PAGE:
How to Teach Climate Change in Schools

Climate change is a global problem affecting every living thing on Earth. While it’s often talked about on TV and online news and through various campaigns, it’s only through education that the next generation can learn and take the correct actions.

It’s likely that the children in your class already ask questions about climate change. However, it’s not an easy topic to explain. Read on below to find out how to teach climate change in schools.

1. Download the Challenge 2025 Education Pack

We have created an Education Pack to help pupils understand the dangers of air pollution and how it’s caused. The pack features lesson plans, interactive slides and activity sheets that have been mapped against the KS2 Art, Science and English national curriculums, allowing students to learn about air pollution while helping their wider development.

This teaching pack features everything you need to do to engage your class on climate change, with fun activities in which they can take down the villainous, Smoggy.

Download our pack today and gain everything you need to teach climate change in your school.


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2. Always teach the facts

It’s important to always teach the facts about climate change. Whether you do your own desk research or look for YouTube videos that explain the current thinking around climate change, there is a lot of content out there. Finding content to explain the science behind the greenhouse effect and how global warming affects the Earth is a good starting point.

3. Empower children

You can empower children by playing games, which can help them investigate ideas that the whole family can do to help save the planet. This can be done by creatively reusing household items, waging a war on plastic or reducing the amount of carbon dioxide in the air. Kids will feel empowered to make a difference going forward.

Upcycling is a popular trend. It’s excellent for keeping trash out of landfills and keeping CO2 out of our atmosphere. Upcycle items that you would usually throw out to create something useful in the home.

4. Inspire their own opinion

Your class likely loves to share their opinion on topics such as climate change. Encouraging them is a great way for them to find their voice. Use letter writing tips to help your children craft compelling letters asking politicians for support in combating climate change. Perhaps they can get the neighbourhood involved or maybe even create a petition that can be sent to the government. Get the class to present their case to each other, helping them improve their public speaking skills.

5. Talk about famous figures

Climate change is a hot topic which has seen various famous figures regularly campaign for the right actions to be taken for a better future.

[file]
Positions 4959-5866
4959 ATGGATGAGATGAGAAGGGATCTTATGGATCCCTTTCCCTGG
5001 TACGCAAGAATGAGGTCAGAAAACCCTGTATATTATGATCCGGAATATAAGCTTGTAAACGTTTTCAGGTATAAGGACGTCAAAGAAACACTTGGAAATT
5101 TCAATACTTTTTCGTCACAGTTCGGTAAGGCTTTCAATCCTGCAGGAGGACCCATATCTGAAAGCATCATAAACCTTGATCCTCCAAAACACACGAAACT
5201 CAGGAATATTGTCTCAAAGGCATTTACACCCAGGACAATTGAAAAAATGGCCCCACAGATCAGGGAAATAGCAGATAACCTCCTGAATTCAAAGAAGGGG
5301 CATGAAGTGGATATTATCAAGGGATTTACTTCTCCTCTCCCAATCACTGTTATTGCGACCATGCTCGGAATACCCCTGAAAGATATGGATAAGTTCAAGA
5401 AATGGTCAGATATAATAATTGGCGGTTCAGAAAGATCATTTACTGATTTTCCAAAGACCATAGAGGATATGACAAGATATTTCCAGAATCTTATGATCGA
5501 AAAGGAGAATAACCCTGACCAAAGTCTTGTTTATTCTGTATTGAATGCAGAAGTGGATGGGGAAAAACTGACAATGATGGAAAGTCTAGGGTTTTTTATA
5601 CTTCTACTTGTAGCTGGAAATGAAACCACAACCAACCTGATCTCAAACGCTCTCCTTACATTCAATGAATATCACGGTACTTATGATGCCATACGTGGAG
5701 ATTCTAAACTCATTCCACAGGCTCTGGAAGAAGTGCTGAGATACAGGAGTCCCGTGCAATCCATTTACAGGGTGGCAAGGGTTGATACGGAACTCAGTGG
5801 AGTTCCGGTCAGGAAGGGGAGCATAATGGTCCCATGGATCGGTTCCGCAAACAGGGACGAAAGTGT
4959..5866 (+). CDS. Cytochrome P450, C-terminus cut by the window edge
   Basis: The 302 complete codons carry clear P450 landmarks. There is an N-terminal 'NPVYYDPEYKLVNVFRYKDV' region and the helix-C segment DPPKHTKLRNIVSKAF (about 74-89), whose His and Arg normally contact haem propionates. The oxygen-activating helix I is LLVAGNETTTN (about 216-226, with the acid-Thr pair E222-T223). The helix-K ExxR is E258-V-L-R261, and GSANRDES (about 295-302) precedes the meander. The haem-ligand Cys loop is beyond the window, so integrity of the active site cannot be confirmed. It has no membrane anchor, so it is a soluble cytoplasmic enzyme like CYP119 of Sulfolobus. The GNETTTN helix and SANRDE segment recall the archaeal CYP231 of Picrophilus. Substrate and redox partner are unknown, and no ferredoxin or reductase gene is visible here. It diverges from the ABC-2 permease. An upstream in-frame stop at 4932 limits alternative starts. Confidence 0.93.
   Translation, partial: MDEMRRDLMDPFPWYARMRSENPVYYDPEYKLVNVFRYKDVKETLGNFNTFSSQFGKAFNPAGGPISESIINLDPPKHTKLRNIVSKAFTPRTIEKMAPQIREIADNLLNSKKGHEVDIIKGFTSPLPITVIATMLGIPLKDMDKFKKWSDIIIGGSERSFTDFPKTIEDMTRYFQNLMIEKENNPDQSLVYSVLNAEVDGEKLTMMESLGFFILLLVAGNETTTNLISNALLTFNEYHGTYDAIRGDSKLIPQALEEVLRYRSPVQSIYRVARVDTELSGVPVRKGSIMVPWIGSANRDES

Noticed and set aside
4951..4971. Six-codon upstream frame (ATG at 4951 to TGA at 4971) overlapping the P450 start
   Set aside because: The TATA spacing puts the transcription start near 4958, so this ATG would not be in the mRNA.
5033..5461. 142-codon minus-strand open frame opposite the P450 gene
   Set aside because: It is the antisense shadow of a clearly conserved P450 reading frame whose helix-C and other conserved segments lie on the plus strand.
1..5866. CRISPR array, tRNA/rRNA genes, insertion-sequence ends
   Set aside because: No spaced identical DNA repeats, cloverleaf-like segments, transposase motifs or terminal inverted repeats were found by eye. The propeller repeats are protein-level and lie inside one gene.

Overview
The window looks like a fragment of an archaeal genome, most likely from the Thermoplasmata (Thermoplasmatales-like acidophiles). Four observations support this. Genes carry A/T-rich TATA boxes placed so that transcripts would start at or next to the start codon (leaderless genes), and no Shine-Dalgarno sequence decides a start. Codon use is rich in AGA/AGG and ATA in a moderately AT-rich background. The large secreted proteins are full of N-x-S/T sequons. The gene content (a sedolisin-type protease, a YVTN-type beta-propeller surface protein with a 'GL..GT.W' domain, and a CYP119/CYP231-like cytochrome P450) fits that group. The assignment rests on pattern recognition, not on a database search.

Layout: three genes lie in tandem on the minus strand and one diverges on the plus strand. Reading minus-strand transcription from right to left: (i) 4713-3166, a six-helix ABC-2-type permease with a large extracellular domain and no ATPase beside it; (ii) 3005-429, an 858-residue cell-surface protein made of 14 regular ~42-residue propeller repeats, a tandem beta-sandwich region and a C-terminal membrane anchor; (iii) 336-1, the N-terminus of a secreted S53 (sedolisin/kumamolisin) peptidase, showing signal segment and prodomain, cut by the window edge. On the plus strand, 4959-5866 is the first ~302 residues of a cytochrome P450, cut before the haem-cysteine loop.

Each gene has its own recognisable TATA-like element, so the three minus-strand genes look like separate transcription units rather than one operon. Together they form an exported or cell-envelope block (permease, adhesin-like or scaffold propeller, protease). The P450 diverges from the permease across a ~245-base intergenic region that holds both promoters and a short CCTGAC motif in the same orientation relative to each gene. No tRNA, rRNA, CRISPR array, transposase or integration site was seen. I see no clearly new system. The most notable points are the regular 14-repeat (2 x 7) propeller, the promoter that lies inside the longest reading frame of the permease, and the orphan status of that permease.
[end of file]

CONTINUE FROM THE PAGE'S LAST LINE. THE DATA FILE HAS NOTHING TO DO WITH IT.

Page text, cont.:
One of the most notable figures of recent times is Greta Thunberg. She spearheaded the “Fridays for future” campaign movement, which saw thousands of children strike on a Friday, to demand action from political leaders to take actions to prevent climate change. Greta took on these campaigns as a teenager, making her a great ambassador for children learning about climate change.

Sir David Attenborough is another name synonymous with conversations about the environment and climate change because of his lifelong work to help save the planet and its incredible wildlife. His recent television series, Blue Planet, is a great example of highlighting the issue with single-use plastics and is a perfect series for teaching children about what is happening around the world.

6. Connect with nature

Positive wellbeing comes from a closer connection to nature. Having a close relationship with nature is important in keeping us emotionally, psychologically and physically healthy. How much we notice, think about, and appreciate our natural surroundings all affect how we treat our planet.

Your students should have lots of chances to spend long periods of quality time outside.

You can support your class and engage them with the natural world by:

  • Sitting quietly, using all their senses to take in the world around them
  • Talking with your class about how the natural world makes them feel
  • Asking them to find something beautiful and comment on it
  • Encourage your class to create art poetry, dance or music that is inspired by the environment
  • Find ways to make a space for nature on your school grounds.

7. Add Sustainable Development Goals (SDGs) to your curriculum

Sustainable Development Goals are designed to make the world a better place. The goals are embedded within the curriculum, giving learners a global outlook in their curriculum.

While many teachers feel that the curriculum is already overstuffed with lessons and content. However, Sustainable Development Goals build on concepts and ideas already attached to the current curriculum.

Placing the SDGs into your curriculum can help learners to see the links between subjects and key ideas of sustainability. Linking learning to SDGs allows them to see how the ideas apply to the real world around them.

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